• 32. 35 Handler Thread Life-Cycle public HandlerAdapter call() throws IOException { try { drainOutput(); fillInput(); ByteBuffer msg; while ((msg = clientHandler.nextMessage (this)) != null) { clientHandler.handleInput (msg, this); } } finally { synchronized (stateChangeLock) { running = false; } } return this; }
  • 33. 36 First: Manage The Queues private void drainOutput() throws IOException { if (((readyOps & SelectionKey.OP_WRITE) != 0) && ( ! outputQueue.isEmpty())) { outputQueue.drainTo ((ByteChannel) channel); } if (outputQueue.isEmpty()) { disableWriteSelection(); if (shuttingDown) { // set by fillInput on EOS channel.close(); } } } Similar logic for fillInput(), see example code
  • 34. 37 Second: Invoke Client InputHandler public HandlerAdapter call() throws IOException { try { drainOutput(); fillInput(); ByteBuffer msg; while ((msg = clientHandler.nextMessage (this)) != null) { clientHandler.handleInput (msg, this); } } finally { synchronized (stateChangeLock) { running = false; } } return this; }
  • 35. 38 A Handler’s View of the World interface InputHandler { ByteBuffer nextMessage (ChannelFacade channelFacade); void handleInput (ByteBuffer message, ChannelFacade channelFacade); } interface ChannelFacade { InputQueue inputQueue(); OutputQueue outputQueue(); void setHandler (InputHandler handler); int getInterestOps(); void modifyInterestOps (int opsToSet, int opsToReset); }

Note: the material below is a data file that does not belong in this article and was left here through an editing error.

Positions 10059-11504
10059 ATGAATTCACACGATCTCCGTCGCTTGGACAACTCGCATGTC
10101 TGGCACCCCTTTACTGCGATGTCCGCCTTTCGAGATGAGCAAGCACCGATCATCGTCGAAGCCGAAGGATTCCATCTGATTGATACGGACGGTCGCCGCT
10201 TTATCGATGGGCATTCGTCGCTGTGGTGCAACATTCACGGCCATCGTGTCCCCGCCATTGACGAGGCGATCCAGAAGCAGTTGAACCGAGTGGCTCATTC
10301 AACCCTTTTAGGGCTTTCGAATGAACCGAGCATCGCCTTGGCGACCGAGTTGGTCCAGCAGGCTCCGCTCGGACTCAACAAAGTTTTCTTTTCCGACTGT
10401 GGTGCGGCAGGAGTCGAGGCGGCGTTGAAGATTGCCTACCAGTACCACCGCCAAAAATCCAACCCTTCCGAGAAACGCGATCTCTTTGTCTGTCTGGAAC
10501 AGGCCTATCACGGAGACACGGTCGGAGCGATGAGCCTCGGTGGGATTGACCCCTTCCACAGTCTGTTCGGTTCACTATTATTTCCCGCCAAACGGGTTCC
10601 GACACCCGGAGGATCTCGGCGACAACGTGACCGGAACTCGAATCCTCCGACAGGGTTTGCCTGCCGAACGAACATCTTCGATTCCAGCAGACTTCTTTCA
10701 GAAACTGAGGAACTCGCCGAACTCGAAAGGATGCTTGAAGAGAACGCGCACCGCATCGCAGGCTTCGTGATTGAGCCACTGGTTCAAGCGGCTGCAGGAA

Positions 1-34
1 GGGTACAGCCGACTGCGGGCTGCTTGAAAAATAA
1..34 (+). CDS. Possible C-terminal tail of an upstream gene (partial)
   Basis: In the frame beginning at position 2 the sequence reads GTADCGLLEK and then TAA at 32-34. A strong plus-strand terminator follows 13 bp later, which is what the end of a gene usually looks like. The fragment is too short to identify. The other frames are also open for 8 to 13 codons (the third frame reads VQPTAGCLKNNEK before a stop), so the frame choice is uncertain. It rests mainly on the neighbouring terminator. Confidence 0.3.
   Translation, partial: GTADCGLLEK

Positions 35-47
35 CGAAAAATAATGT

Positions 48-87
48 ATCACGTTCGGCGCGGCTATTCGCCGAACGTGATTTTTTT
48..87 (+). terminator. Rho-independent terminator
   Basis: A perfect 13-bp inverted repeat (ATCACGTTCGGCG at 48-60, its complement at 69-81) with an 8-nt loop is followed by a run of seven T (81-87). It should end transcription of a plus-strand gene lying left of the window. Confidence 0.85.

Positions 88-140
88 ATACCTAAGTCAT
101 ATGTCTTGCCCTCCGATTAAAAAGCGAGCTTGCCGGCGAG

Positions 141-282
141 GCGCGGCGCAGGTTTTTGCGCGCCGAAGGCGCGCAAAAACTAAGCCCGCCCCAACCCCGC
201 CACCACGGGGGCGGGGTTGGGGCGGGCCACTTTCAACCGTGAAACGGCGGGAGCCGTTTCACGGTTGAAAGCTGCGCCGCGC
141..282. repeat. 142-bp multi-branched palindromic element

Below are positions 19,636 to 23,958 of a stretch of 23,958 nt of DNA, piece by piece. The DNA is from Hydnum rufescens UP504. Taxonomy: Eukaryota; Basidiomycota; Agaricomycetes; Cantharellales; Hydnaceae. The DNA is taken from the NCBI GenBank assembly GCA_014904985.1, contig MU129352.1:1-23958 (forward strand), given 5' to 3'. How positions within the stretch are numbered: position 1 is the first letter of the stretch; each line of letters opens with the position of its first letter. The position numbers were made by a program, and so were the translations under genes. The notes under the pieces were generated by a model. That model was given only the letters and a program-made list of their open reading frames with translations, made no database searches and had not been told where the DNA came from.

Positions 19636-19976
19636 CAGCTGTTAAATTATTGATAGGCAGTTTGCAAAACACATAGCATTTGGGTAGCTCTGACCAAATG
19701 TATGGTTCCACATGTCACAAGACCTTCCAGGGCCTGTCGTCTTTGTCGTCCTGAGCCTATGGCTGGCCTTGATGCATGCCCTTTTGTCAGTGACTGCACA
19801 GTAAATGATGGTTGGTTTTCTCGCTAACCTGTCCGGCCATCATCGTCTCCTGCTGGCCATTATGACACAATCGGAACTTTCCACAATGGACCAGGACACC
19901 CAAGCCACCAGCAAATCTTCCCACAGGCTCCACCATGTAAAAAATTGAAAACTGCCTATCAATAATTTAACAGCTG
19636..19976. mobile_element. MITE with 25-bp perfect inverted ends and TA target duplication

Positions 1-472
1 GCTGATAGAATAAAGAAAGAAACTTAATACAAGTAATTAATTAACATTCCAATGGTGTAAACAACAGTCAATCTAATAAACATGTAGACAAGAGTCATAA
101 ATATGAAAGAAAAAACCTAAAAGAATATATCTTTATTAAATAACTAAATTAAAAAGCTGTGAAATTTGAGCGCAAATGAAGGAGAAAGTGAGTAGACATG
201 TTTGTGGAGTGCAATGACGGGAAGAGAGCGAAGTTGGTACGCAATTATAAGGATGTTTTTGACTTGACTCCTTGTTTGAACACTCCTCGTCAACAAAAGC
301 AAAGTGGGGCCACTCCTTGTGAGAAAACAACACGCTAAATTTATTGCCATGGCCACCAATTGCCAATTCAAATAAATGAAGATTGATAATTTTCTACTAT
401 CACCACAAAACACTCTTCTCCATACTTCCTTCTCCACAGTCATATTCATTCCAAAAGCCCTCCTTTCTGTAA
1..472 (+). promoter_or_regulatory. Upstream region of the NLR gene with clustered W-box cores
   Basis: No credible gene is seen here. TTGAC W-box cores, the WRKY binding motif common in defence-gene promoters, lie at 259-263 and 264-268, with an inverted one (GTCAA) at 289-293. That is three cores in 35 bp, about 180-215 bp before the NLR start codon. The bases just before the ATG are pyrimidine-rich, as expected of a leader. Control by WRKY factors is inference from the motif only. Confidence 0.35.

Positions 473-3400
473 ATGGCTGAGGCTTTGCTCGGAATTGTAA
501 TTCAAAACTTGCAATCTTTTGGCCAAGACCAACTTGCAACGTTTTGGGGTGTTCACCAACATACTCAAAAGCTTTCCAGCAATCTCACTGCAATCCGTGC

• 36. Handler Is Wrapped In FutureTask Overrides done() method Called after return from call() in HandlerAdapter Appends itself to a BlockingQueue Wakes the selection thread Worker thread returns to the Executor pool Selection thread drains the queue each time around For each queued HandlerAdapter If the connection has terminated, unregister handler Otherwise, the interest set is updated with the new value buffered in the adapter object 39 java.util.concurrent.FutureTask
  • 37. HandlerFutureTask Class private class HandlerFutureTask extends FutureTask<HandlerAdapter> { private final HandlerAdapter adapter; // Stored by constructor protected void done() { enqueueStatusChange (adapter); // notify selection thread try { get(); // Get result or throw deferred exception } catch (ExecutionException e) { adapter.die(); // selection thread will drop it } } } 40
  • 38. Finally: Reap Completed Handlers public void dispatch() { while (true) { selectorGuardBarrier(); selector.select(); checkStatusChangeQueue(); Set<SelectionKey> keys = selector.selectedKeys(); for (SelectionKey key : keys) { HandlerAdapter adapter = (HandlerAdapter)key.attachment(); invokeHandler (adapter); } keys.clear(); } } 41